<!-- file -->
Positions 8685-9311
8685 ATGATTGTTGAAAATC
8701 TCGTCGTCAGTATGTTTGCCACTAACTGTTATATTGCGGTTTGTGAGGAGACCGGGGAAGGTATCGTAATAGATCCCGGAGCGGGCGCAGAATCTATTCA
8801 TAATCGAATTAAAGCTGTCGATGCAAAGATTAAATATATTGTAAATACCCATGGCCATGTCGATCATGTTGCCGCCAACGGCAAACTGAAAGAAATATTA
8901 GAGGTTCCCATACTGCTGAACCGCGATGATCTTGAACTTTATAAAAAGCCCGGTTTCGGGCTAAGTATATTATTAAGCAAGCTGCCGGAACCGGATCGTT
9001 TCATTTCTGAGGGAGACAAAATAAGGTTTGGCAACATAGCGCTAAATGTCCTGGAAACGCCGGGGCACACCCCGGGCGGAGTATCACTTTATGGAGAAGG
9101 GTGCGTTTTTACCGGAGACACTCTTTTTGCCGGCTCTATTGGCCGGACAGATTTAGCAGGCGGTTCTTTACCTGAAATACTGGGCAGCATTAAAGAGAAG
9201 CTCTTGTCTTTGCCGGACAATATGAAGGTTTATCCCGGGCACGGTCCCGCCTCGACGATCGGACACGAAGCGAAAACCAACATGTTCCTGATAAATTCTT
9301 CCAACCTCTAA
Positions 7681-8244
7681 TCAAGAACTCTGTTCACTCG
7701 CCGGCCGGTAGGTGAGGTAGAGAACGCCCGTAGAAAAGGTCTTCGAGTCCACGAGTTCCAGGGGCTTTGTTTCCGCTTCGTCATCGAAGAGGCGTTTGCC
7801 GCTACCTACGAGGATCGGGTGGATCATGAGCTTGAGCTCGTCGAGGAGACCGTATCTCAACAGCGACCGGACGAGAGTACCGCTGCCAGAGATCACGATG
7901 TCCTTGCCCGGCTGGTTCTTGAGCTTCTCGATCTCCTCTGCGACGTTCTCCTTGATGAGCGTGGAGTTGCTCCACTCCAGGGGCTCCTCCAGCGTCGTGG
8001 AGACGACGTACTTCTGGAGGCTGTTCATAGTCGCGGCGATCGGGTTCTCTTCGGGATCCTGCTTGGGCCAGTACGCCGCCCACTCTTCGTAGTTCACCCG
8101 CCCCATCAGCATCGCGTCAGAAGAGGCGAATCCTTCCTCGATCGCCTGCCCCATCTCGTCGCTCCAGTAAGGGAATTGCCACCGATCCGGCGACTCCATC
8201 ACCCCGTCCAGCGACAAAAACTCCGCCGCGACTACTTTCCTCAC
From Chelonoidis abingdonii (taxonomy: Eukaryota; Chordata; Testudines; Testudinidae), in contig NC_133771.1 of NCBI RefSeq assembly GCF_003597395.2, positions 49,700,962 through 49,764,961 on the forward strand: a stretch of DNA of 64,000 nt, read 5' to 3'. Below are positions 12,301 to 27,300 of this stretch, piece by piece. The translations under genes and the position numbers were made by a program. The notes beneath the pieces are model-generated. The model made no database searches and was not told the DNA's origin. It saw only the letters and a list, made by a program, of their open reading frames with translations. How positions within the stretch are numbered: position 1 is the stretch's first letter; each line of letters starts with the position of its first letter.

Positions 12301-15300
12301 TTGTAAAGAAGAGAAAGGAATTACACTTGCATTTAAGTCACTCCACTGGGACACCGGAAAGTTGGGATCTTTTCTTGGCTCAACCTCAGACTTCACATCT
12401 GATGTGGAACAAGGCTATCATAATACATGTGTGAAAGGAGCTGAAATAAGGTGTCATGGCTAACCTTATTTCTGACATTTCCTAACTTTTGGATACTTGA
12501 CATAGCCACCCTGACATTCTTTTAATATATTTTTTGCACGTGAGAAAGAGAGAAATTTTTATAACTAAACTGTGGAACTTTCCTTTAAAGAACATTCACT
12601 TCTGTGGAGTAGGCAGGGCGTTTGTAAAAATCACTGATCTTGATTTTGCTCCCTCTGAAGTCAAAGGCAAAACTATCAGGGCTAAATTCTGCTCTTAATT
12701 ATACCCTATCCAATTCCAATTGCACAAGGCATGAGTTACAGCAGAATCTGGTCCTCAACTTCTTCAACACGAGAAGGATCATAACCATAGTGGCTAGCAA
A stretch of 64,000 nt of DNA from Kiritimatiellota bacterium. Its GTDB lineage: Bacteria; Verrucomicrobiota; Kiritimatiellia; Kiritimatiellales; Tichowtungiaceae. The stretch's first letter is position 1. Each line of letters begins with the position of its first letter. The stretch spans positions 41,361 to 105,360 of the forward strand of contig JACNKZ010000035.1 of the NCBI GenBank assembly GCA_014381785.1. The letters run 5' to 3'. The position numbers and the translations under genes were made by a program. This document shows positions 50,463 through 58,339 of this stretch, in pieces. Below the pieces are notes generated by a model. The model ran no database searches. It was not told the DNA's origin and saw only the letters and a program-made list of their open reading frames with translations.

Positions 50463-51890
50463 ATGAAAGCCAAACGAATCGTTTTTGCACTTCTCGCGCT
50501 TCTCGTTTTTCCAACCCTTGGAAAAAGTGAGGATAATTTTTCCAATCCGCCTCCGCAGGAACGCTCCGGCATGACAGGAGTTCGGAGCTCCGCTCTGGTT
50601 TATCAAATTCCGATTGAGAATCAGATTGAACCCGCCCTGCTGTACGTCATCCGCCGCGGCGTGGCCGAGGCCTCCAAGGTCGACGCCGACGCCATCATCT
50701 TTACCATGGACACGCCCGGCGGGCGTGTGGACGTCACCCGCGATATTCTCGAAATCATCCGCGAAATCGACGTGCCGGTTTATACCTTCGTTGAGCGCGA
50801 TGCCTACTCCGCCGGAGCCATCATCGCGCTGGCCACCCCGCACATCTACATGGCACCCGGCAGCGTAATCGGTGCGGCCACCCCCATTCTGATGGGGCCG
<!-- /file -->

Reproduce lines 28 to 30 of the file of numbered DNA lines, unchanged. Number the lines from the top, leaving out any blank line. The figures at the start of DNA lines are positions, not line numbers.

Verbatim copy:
50501 TCTCGTTTTTCCAACCCTTGGAAAAAGTGAGGATAATTTTTCCAATCCGCCTCCGCAGGAACGCTCCGGCATGACAGGAGTTCGGAGCTCCGCTCTGGTT
50601 TATCAAATTCCGATTGAGAATCAGATTGAACCCGCCCTGCTGTACGTCATCCGCCGCGGCGTGGCCGAGGCCTCCAAGGTCGACGCCGACGCCATCATCT
50701 TTACCATGGACACGCCCGGCGGGCGTGTGGACGTCACCCGCGATATTCTCGAAATCATCCGCGAAATCGACGTGCCGGTTTATACCTTCGTTGAGCGCGA